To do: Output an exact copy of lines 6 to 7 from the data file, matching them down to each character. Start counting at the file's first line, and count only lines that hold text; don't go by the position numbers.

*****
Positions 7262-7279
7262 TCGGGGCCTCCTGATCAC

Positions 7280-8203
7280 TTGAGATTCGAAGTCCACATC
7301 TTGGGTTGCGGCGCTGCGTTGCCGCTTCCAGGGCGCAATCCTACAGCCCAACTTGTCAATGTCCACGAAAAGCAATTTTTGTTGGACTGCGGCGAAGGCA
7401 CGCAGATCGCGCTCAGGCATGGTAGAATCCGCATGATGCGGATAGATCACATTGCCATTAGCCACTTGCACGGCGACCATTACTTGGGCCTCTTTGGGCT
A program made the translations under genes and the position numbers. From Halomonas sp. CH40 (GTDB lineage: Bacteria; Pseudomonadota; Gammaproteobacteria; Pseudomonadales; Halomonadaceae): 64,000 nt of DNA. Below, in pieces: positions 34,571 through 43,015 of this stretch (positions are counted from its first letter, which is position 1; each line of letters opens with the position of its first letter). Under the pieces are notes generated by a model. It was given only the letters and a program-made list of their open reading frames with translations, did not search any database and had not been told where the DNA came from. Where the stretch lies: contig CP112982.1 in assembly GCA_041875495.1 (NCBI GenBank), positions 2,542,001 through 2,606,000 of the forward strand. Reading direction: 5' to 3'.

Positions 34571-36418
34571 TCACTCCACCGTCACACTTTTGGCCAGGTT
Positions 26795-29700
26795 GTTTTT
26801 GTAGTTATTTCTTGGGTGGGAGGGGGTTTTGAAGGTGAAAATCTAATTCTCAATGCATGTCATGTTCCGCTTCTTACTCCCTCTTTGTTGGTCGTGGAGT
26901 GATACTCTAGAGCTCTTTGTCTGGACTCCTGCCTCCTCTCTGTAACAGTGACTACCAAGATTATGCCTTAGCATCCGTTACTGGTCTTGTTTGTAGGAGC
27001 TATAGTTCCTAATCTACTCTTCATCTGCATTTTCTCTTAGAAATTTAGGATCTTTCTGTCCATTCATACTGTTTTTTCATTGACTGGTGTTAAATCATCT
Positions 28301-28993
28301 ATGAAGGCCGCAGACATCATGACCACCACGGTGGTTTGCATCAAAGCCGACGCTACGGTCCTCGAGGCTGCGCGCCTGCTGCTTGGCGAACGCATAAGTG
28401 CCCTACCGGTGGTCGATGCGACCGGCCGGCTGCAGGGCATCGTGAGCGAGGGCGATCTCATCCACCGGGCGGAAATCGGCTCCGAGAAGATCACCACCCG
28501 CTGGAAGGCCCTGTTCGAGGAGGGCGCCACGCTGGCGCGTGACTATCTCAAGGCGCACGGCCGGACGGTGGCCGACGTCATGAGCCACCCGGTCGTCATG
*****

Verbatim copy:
7401 CGCAGATCGCGCTCAGGCATGGTAGAATCCGCATGATGCGGATAGATCACATTGCCATTAGCCACTTGCACGGCGACCATTACTTGGGCCTCTTTGGGCT
A program made the translations under genes and the position numbers. From Halomonas sp. CH40 (GTDB lineage: Bacteria; Pseudomonadota; Gammaproteobacteria; Pseudomonadales; Halomonadaceae): 64,000 nt of DNA. Below, in pieces: positions 34,571 through 43,015 of this stretch (positions are counted from its first letter, which is position 1; each line of letters opens with the position of its first letter). Under the pieces are notes generated by a model. It was given only the letters and a program-made list of their open reading frames with translations, did not search any database and had not been told where the DNA came from. Where the stretch lies: contig CP112982.1 in assembly GCA_041875495.1 (NCBI GenBank), positions 2,542,001 through 2,606,000 of the forward strand. Reading direction: 5' to 3'.